Methods to determine the longest path for resources driven schedules

1 – Using the remaining float

The remaining float is calculated as the difference between the Late Finish and the Remaining Early Finish

If you are interested in knowing additional types of float check the following links:

In the resource leveled schedules the remaining float can replace the total float, take in consideration that it will never determine the true longest path of the schedule, it can include or exclude unnecessary activities because you have to filter on float value range, for example remaining float is equal to or less than 15 days. If you used remaining float equal zero a lot of gaps may appear in the layout.

The figure below shows the remaining float values of the pervious example:

The remaining float filter can be used in small projects but in the big schedules, the remaining float values also are not reliable and even may have negative values and the calculations become inaccurate.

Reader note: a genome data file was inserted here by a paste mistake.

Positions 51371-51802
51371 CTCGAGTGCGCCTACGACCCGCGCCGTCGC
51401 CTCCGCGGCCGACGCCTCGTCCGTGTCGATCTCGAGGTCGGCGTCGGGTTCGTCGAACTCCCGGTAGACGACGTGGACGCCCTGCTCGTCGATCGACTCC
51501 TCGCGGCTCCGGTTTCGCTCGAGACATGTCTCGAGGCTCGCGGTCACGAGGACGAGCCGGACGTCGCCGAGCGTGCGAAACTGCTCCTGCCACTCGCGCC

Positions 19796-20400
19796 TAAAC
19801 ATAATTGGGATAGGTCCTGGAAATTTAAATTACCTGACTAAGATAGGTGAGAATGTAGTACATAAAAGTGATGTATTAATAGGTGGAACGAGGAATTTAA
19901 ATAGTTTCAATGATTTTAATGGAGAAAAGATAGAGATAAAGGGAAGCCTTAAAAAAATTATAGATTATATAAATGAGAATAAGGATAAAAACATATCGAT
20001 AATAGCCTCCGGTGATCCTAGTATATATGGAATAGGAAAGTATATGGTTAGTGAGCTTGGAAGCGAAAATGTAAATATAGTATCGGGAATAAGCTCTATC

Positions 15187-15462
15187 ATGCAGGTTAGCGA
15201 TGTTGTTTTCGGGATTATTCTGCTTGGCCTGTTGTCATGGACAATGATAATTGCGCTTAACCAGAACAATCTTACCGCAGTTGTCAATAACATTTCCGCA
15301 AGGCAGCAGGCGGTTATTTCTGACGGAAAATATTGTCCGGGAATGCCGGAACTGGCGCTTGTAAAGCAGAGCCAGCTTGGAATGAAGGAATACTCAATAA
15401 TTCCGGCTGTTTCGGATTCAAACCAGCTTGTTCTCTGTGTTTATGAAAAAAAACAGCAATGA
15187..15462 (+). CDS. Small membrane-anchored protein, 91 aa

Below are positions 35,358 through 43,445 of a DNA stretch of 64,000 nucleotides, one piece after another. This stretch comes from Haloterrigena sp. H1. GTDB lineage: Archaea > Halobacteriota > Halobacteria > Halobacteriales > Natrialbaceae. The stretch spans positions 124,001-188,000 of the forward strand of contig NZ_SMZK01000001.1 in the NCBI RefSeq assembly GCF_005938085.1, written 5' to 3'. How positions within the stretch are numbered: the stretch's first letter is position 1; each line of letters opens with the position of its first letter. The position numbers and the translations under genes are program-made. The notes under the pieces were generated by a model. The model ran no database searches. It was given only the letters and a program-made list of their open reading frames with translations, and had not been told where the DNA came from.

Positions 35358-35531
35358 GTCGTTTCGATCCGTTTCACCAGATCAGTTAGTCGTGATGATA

2 – Manually determine the longest path using user defined field

Step (1) – Create a text User Defined Field and call it LP

Step (2) – Group by project and Sort by Finish date

Step (3) – Add the following columns

Activity ID – Activity Name – OD – Start – Finish – Primary Resource – Remaining Float – LP (User defined Field)

Step (4) – Filter on the longest path

Step (5) – Mark the longest path activities in the User defined field

Add (Y) in the LP column and go to the first activity in the layout, if all the predecessors activities are not driving (The driving column = No for all the predecessors activities) then this activity is driven by a resource rather than logic.

Step (6) – Filter on the driving resource and mark the activity which has the closest finish date to the start date of the critical activity